The polder model worked for Holland. Can it be a success in your workplace and your role as a leader?
When it comes to decision-making, context matters. As a leader, you are often called upon to make decisions on the basis of information, sometimes limited. But decisions cannot be made on the basis of data alone. Consider these situations. Three
I was reminded recently of the importance of being able to shift your perspective as a leader, and a parable about six blind men and an elephant that I first heard when I was a child came to mind. This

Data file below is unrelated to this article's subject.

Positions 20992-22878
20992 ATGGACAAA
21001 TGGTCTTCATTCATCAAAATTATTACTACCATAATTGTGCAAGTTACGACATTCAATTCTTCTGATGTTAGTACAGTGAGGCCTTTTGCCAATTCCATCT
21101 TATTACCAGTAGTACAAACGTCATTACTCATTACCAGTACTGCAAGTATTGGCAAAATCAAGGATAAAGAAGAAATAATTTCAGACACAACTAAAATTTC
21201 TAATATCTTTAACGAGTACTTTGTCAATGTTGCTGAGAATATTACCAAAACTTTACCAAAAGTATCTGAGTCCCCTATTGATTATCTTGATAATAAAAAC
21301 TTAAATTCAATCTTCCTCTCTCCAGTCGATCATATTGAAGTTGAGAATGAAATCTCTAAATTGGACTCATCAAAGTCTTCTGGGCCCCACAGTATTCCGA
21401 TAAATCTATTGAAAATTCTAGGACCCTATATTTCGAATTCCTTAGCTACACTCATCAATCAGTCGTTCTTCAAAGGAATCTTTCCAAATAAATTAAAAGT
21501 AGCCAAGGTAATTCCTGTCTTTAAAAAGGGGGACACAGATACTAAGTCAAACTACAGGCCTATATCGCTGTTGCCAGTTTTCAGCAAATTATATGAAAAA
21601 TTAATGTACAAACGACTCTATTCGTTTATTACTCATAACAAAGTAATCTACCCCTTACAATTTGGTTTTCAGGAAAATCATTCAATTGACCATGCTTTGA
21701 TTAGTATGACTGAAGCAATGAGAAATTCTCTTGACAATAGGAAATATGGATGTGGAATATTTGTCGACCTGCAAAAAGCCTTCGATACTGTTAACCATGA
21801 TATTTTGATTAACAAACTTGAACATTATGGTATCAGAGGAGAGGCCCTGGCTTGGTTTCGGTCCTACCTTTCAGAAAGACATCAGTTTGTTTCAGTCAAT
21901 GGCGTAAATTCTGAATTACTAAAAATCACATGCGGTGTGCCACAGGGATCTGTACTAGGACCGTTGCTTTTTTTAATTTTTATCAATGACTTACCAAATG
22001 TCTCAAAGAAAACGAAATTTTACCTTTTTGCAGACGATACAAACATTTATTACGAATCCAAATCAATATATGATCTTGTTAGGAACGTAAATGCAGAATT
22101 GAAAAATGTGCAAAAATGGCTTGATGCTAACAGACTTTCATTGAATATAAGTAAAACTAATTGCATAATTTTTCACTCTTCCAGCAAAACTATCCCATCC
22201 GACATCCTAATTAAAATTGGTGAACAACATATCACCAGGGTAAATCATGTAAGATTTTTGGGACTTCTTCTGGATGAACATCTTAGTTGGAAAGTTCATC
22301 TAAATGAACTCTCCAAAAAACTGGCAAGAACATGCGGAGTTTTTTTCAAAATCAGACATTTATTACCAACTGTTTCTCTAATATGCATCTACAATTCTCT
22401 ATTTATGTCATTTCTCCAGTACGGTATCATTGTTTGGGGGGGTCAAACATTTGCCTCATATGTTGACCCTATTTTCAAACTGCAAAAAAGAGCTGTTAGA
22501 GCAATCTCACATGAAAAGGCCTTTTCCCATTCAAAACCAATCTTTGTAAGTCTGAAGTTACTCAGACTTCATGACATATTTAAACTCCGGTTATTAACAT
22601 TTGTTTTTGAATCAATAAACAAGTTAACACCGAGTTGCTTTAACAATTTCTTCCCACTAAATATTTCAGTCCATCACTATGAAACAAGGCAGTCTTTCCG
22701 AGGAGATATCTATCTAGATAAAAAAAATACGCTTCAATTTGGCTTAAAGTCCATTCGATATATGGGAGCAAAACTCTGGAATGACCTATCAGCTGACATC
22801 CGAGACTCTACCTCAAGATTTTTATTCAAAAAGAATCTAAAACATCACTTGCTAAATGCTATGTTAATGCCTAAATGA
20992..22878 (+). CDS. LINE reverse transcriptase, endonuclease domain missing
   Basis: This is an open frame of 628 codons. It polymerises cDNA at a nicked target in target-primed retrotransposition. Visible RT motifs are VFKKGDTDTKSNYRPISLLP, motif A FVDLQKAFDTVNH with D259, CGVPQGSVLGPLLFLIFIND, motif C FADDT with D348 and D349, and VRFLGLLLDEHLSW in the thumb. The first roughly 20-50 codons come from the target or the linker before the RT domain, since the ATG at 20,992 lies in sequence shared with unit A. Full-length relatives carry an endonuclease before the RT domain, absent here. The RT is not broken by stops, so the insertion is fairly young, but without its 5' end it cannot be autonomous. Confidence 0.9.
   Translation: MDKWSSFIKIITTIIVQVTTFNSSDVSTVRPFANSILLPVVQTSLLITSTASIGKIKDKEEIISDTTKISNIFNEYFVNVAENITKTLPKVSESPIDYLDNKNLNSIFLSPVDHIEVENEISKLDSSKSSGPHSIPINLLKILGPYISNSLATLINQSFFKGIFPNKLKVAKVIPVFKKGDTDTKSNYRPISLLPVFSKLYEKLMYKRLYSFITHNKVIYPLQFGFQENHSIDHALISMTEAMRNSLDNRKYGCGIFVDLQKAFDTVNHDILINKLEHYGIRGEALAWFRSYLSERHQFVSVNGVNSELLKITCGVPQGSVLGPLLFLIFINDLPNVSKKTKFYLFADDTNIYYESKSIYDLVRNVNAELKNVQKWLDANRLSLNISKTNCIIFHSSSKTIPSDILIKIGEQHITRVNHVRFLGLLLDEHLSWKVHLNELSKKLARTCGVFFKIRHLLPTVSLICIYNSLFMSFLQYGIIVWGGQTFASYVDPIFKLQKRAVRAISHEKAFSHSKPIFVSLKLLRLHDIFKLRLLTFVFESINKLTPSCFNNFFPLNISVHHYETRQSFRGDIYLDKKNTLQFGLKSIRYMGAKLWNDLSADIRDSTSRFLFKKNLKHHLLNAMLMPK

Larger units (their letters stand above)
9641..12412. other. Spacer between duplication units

Segal’s law: A man with a watch knows what time it is. A man with two watches is never sure. Segal’s Law is a humorous way of addressing the pitfalls that come from amassing too much information in advance of
Normally, persistence and tenacity are good characteristics in a leader. But sometimes they can actually be a weakness. There are situations when it is more important for leaders to observe and listen, and if the current path is not taking
Leaders have responsibility for decision-making. And as regular readers of the blog know, I routinely blog about tools and challenges that come with decision-making. Today’s blog post illustrates the decision-making trap called “perfect”. There are at least six different routes